A young friend of ours joined us for some artifact cleaning and cataloguing with our co-op students in the Saint Mary's University archaeology lab, summer 2014.
With renovations complete at the Courtyard Marriott in downtown Halifax, DM&A assisted in updating the display cases in the Double Eagle Lounge. The displays feature artifacts excavated from the hotel site in 2005.
April MacIntyre and Courtney Glen contributed articles about two recent 2013 projects to the Council for Northeast Historical Archaeology's (CNEHA) 2014 spring newsletter. You can read their articles and the other issues of the CNEHA newsletter here.
April MacIntyre contributed an article about Davis MacIntyre & Associates' work on a shipwreck in the Sydney Tar Ponds to the 2013 winter newsletter of the Nova Scotia Archaeology Society (NSAS). The newsletter and April's article can be found here.
In November 2013, April MacIntyre's MA thesis was presented to the Waipu Museum in New Zealand. A hard copy of her thesis was given to the Museum by Ben Pentz, a fellow archaeologist working in Australia, who sailed on the Picton Castle from Australia to New Zealand. April's thesis examined the archaeology of Norman MacLeod's homestead in St. Ann's Bay, Cape Breton. MacLeod was a Presbyterian Minister who lived in Pictou and St. Ann's Bay in the first half of the 19th century. MacLeod was minister to a group of Scottish immigrants, who became known as 'Normanites'. In the 1850s, MacLeod left St. Ann's Bay and immigrated to New Zealand, along with 800 Normanites, founding the community of Waipu.
Left: Ben Pentz presenting April MacIntyre's MA thesis to the Waipu Museum, New Zealand.
For the 2013 field season, Travis Crowell, an anthropology student at Saint Mary's University joined DM&A as a co-op student. He ended his work term with great success and was even featured in a commercial for the Co-op Program, which currently airs on Global TV.
Davis MacIntyre & Associates was pleased to offer support and volunteer time to fellow archaeologist Sara Beanlands on her 2013 public archaeology project in Hants County, Nova Scotia. The "Thibodeau 2" site, which oral history has indicated was an Acadian homestead later used by the New England Planters, has been yielding a broad array of fascinating artifacts from the moment trowels hit the ground. Laura and Courtney were even joined by their family members for a great time digging up the past. See Global News for coverage of this exciting public archaeology project.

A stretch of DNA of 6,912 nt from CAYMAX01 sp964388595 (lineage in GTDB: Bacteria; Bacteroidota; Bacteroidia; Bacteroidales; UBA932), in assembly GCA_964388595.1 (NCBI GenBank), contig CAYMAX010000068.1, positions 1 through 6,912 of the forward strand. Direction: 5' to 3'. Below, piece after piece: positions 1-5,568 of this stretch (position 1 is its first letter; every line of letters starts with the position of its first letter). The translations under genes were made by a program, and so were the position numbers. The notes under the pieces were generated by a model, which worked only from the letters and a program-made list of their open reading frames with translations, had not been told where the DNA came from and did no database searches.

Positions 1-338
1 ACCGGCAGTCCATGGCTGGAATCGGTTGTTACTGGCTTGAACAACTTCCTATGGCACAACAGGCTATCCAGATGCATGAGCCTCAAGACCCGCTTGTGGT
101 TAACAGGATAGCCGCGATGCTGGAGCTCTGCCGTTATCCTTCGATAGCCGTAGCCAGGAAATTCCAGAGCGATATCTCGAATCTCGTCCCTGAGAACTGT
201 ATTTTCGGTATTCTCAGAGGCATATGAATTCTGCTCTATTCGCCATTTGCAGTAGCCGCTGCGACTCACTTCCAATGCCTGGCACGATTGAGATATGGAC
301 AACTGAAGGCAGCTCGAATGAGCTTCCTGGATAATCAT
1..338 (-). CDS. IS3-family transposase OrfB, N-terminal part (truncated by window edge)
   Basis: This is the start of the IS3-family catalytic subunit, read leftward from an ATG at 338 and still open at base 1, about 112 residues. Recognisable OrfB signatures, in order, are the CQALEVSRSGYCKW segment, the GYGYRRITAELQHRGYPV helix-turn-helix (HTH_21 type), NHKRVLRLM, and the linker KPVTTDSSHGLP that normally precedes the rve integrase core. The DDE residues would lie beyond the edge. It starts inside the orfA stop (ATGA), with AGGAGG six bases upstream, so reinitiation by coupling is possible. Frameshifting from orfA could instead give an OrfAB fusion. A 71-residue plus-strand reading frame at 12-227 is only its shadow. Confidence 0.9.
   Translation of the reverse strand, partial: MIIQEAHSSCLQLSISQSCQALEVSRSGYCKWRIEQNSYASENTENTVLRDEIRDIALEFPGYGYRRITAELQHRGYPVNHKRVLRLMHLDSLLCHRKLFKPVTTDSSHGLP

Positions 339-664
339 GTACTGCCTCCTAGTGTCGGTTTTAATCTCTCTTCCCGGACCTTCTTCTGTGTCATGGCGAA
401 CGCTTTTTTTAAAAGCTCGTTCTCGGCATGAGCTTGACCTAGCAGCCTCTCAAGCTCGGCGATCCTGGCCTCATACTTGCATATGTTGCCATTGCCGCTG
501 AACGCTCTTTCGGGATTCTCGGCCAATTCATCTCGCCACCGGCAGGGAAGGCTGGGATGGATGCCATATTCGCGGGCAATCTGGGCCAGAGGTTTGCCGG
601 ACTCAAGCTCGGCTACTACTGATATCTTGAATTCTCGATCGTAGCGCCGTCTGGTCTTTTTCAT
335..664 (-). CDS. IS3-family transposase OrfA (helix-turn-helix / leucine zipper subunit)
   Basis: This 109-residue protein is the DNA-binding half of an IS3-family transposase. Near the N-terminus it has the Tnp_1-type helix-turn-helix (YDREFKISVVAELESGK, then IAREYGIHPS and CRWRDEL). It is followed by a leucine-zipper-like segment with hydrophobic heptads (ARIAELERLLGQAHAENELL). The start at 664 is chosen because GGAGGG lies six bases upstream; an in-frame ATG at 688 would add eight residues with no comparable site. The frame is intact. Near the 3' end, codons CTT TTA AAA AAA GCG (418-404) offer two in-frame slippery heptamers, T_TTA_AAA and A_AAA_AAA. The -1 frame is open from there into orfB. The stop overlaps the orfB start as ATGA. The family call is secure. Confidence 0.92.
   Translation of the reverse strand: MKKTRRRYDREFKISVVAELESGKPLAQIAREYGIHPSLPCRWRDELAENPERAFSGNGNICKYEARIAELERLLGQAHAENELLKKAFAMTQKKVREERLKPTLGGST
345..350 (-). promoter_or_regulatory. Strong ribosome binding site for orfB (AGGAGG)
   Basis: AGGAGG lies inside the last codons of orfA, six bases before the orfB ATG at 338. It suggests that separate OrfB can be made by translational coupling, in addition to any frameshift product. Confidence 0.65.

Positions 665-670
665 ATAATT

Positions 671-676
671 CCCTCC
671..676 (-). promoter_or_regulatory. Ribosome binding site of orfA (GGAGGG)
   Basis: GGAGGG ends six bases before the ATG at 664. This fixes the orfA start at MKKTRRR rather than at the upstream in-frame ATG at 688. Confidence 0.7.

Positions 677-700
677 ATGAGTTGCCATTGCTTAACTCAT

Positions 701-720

Stephen Davis was honoured with the Canadian Archaeological Association's 2011 Smith-Wintemberg Award. This award is presented to a member of the Canadian archaeology community who has made an outstanding contribution to the advancement of archaeology in Canada or to the knowledge of Canada's archaeological record.
In 2008, April MacInyre became a research associate with the Nova Scotia Museum of Natural History in Halifax. She is working on creating a fully illustrated e-publication on eighteenth and nineteenth century artifacts from urban Halifax which is aimed at both professional and general audiences.
- Glen, Courtney. 2014. Tusket Falls, Yarmouth County, Nova Scotia. In Council for Northeast Historical Archaeology Newsletter, volume 87: March 2014.
- MacIntyre, April. 2014. Wharf Road, Horton Landing, Kings County, Nova Scotia. In Council for Northeast Historical Archaeology Newsletter, volume 87: March 2014.
- MacIntyre, April. 2013. Archaeology in the Sydney Tar Ponds: A Story of Challenges and Success. In Newsletter of the Nova Scotia Archaeology Society, volume 25, no. 1: Winter 2013-2014.
- Crowell, Travis. 2013. Experience in Co-op Archaeology. In Archaeology in Nova Scotia: 2012 News.
- Glen, Courtney. 2013. South Canoe Wind Farm. In Archaeology in Nova Scotia: 2012 News